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Beyond debt ceiling, U.S. needs own GST

For drama, it might seem difficult to top the past couple of weeks on Capitol Hill, but the debt ceiling debate in the United States is really only the opening act of a long-running production. The Obama administration and Congress will eventually have to agree to some watered-down measures that will enable an increase to the debt ceiling, to ensure that the country’s creditors continue to be paid on time. However, the necessary deal between the White House and House Republicans will be a political deal. It will only put off the tough economic and policy decisions to another act of this drama.

The fundamental problem facing the U.S. federal government is bringing taxes and spending into balance over the long run. Even if sustained growth is fully restored, Washington will be taking in the equivalent of 15% of gross domestic product as revenue, but spending 20% of GDP. If the budget is ever to be rebalanced, the U.S. federal government will have to tackle structural factors.

The United States is currently spending about 5% of GDP on defence and homeland security, compared with around 3% before 9/11. Social Security — long the “third rail” of U.S. politics — has a huge unfunded liability, and aging demographics will have a major impact on other social spending entitlements if unchecked. Yet, large cuts to defence and social spending are unlikely to be enough. Increases in taxes, combined with fundamental program redesign and a reduction in benefits, will eventually be required.

The medium-term fiscal plans brought forward by Republicans and by the White House currently fall well short of fiscal sustainability. The Republicans are ready to slash spending but unwilling to consider tax increases, while the Obama plan relies too much on sustained economic growth to reduce future deficits. A third option, from a President-appointed bipartisan panel, proposed a broad mix of spending cuts and revenue measures, but there has been little political takeup so far. Initially, tax hikes will affect wealthy Americans. But there is a limit to how much tax revenue can be raised by hammering rich people. At some point, tax reform will have to hit the broad swath of Americans. Some of the targets could include the elimination of popular but costly incentives such as deductibility of mortgage interest payments. Even these measures, however, will probably still fall short. Eventually, we expect the United States will have to do what Canada and other rich countries have done — implement a value-added sales tax.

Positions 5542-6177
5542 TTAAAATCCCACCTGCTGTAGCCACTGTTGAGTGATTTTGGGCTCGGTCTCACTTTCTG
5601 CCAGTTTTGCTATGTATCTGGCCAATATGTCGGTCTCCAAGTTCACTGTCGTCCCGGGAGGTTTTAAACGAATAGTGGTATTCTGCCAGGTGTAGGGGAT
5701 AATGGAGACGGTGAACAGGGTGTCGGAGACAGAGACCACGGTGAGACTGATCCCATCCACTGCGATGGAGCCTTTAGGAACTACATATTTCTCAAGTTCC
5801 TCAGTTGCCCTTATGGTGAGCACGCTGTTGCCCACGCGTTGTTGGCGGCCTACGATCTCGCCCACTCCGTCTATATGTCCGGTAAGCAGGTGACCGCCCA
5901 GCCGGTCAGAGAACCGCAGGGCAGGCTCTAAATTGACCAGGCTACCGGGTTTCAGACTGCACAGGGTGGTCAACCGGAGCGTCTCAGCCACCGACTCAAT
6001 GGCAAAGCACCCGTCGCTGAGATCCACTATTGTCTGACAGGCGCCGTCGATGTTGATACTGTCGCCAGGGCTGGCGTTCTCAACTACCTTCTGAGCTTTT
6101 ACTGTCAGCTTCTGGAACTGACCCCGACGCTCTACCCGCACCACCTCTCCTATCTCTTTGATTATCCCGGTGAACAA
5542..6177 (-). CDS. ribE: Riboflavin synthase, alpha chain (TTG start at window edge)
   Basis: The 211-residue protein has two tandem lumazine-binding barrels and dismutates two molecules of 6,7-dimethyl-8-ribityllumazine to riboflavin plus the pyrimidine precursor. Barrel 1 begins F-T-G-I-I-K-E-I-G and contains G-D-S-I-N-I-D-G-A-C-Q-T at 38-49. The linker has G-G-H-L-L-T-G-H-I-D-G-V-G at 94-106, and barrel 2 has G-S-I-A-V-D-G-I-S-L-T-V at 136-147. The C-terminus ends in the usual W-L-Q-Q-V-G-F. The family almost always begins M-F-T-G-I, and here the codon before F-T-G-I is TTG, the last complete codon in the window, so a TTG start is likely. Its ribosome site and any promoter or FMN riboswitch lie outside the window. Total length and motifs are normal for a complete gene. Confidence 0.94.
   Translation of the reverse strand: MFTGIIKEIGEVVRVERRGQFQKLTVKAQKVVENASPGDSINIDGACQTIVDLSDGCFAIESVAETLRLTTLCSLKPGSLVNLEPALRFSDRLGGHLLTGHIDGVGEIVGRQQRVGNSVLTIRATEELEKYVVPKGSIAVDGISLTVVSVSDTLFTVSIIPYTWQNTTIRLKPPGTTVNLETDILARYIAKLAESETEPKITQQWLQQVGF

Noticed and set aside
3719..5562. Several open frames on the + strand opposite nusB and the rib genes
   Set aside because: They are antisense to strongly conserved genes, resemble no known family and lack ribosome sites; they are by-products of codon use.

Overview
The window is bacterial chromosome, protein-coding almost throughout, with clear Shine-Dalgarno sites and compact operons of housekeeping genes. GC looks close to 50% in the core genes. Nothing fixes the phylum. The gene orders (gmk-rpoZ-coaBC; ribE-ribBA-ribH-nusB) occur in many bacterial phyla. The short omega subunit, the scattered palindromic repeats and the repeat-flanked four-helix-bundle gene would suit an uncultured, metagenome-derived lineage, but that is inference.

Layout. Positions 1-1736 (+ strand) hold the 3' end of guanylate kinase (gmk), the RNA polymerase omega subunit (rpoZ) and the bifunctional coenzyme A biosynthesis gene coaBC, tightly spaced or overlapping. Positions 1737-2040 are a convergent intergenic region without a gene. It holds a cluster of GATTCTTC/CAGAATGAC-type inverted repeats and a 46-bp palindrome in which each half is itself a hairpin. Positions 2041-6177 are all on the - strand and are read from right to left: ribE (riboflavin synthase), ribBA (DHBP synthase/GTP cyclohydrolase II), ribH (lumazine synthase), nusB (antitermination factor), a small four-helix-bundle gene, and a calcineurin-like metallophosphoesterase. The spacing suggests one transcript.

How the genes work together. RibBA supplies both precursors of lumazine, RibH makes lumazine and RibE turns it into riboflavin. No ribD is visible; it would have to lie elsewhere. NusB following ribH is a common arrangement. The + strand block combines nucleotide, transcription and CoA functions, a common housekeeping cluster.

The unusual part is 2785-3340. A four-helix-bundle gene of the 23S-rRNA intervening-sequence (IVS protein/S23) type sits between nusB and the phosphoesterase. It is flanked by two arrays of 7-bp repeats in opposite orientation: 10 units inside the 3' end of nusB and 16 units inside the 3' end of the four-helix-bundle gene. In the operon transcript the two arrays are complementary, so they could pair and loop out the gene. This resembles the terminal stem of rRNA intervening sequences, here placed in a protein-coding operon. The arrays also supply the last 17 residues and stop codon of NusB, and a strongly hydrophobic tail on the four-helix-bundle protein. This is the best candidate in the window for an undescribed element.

Republicans, and even some Democrats, may well threaten to fight to the last breath before ever agreeing to it, but the merits of a sales tax are unmistakeable: It provides stable revenues, it affects almost all of the population, and it has the least impact on business investment. And as Canada found out in the 1990s, a value-added tax is a prolific generator of revenue, which the United States desperately needs.

The United States may already be in the midst of a “lost decade” due to the 2008 financial crisis, and the debt ceiling debate — suspenseful though it is — could be but a prelude to something much more dramatic. If international and domestic bondholders ever decide to stop buying new U.S. government bonds to fund the chronic fiscal deficits, the politicians won’t have much choice. The hard laws of economics will eventually force even the United States to face fiscal reality.

Canadians have a lot riding on the outcome of the current debate, due to our deeply integrated economies. As the U.S. goes through a difficult period fiscally and economically, Canadian businesses must re-double their efforts to adapt, innovate, diversify their sales, and internationalize their business model if they are to remain globally competitive. But Canada must also remain fiscally responsible to help offset the potential shocks ahead, so that a lost decade for the United States does not become a lost decade for Canada as well.

Glen Hodgson is senior vice-president and chief economist of the Conference Board of Canada. Kip Beckman is principal economist at the Conference Board of Canada.

 

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